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S&P 500 Index Will Hit 3,600

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Even with the recent tech sell-off, the S&P 500 index can still set a record high and reach 3,600 by year-end. This is what Goldman Sachs analysts wrote in a note issued last Friday, Sept 11.

RELATED: S&P 500 Hits Record All-Time High

Goldman Sachs Says S&P 500 Index Will Hit 3,600

Goldman analysts led by David Kostin said that they also see the S&P 500 index reach 3,800 by mid-2021. They attribute the optimism to the expected availability of Covid-19 vaccines by then. The company adjusted its target index by 20%, as it realizes the Index’s potential of getting back to the milestone.

Since the all-time high record of 3,520.25 set last August, the S&P 500 index has lost momentum. It especially dropped hard during the recent tech sell-off, losing as much as 2.5% in a single week. The drop is the index’s largest weekly fall in the last three months, giving fears to a crash. While it rebounded after that, the index is still 5% below the record. Last Friday, it closed at 3,340 points.

Recovery by 2021

Goldman Sachs wrote: “Despite the sharp sell-off in the past week, we remain optimistic about the path of the US equity market in the coming months. The Superforecaster probability of a mass-distributed vaccine by 1Q 2021 has surged to 70% and economic data show a continuing recovery.” They added: “We still expect the market will rise to 3,600 at year-end 2020 (+8%) and 3800 at mid-year 2021 (+14%) driven by improving earnings prospects and a declining risk premium.”

They have also noted the report of superforecasters on the availability of vaccines. Good Judgment estimates the probability of an available vaccine for all by the 1Q 2021 at 68%. This is 28% higher than the previous estimate of 40% three weeks ago.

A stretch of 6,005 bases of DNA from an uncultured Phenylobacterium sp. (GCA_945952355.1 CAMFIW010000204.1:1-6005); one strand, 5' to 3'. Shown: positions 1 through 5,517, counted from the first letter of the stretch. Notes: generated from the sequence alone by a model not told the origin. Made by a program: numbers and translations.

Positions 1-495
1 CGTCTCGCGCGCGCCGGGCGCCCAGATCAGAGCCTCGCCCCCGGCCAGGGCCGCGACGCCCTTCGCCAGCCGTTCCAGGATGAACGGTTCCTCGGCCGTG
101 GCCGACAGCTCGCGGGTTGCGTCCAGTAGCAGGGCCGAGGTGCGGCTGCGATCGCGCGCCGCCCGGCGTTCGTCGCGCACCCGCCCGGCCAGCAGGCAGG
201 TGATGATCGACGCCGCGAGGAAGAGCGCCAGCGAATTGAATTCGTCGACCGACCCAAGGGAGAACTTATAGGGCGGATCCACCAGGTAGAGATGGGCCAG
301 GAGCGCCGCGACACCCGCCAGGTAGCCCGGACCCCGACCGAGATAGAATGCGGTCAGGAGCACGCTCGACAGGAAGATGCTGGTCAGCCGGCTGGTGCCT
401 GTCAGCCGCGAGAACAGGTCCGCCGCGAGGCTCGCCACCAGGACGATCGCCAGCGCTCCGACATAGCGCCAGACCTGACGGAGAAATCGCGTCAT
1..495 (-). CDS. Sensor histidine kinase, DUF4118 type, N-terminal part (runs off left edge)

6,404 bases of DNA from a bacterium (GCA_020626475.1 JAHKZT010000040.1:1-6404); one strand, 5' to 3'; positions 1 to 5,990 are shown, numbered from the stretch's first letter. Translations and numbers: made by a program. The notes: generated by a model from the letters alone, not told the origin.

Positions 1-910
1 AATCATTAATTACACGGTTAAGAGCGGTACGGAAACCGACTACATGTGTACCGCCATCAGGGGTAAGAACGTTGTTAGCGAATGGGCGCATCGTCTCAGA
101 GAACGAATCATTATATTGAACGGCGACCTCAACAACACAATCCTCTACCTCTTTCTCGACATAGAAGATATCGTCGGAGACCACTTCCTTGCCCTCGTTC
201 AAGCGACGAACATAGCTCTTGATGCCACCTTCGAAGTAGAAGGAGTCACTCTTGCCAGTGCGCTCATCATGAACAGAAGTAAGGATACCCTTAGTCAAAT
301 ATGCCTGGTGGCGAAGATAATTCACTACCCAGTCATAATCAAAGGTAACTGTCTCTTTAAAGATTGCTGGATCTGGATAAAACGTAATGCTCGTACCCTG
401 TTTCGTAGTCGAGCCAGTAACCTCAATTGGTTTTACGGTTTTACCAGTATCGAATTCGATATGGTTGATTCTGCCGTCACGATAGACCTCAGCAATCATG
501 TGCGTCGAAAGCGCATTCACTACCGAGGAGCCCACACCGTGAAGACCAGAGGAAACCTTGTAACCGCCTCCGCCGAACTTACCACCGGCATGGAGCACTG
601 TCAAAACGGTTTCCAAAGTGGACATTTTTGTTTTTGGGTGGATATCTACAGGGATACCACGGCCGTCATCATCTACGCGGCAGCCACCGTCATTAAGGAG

US GDP fell at a record pace in the second quarter. Looking ahead at a full recovery, investors have targeted 2021 to achieve that. Economists believe that GDP will reach 6.4%, which will lead to S&P companies’ earnings to increase by 30%. In contrast, analysts project a loss of 20.3% in earnings for the same companies this year.

Experts believe that “equity risk premiums,” will fuel the rally. These are a combination of economic growth and investor confidence.

JP Morgan Is Optimistic As Well

Rival bank JP Morgan sees the same future for the S&P 500. Their team led by Dubravko Lakos-Bujas also thinks the S&P will reach 3,600 by end of the year, a 6% jump from present levels. They said that the index’s earnings recovery was “ahead of expectation” due to many factors. This includes the Fed’s support, the reopening of global economies, and long tech plays. They noted that tech companies are resistant to the pandemic’s economic impact. As a result, their profits “helped offset broader earnings weakness.” As such, JP Morgan predicts that the index’s earnings per share would hit $136 by the end of the year and $170 in 2021. These are higher than the consensus estimates of $130.19 and $166.39. Goldman Sachs also has the same prediction for 2020 at $170.

The biggest remaining threat to the economy is the US election uncertainties. A win by the incumbent may mean fewer policy changes, but it doesn’t guarantee confidence. A new administration may also shake foundations in its bid to clean the house.

A stimulus bill is also expected by Americans at this point. Every day that a bill isn’t passed, the probability of getting relief grows dimmer. The prospect of getting a stimulus package can help electrify the market, while a certain no can erode some confidence. Apart from affecting the market, this uncertainty can also swing the vote both directions.

Watch this as Heath Terry, Goldman Sachs lead tech analyst, joins CNBC’s “Squawk Alley” to discuss tech stocks after a previous week of losses:

Do you agree with Goldman Sachs and JP Morgan that 2020 ends well for the S&P 500 and that they can reach the 3,600 record goal?

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Do you agree that the worst is over and we can look forward to 2020 ending on a hopeful note? Or do you think that this roller coaster ride is about to kick up a notch with the coming elections? Let us know what you think by leaving your comments below.

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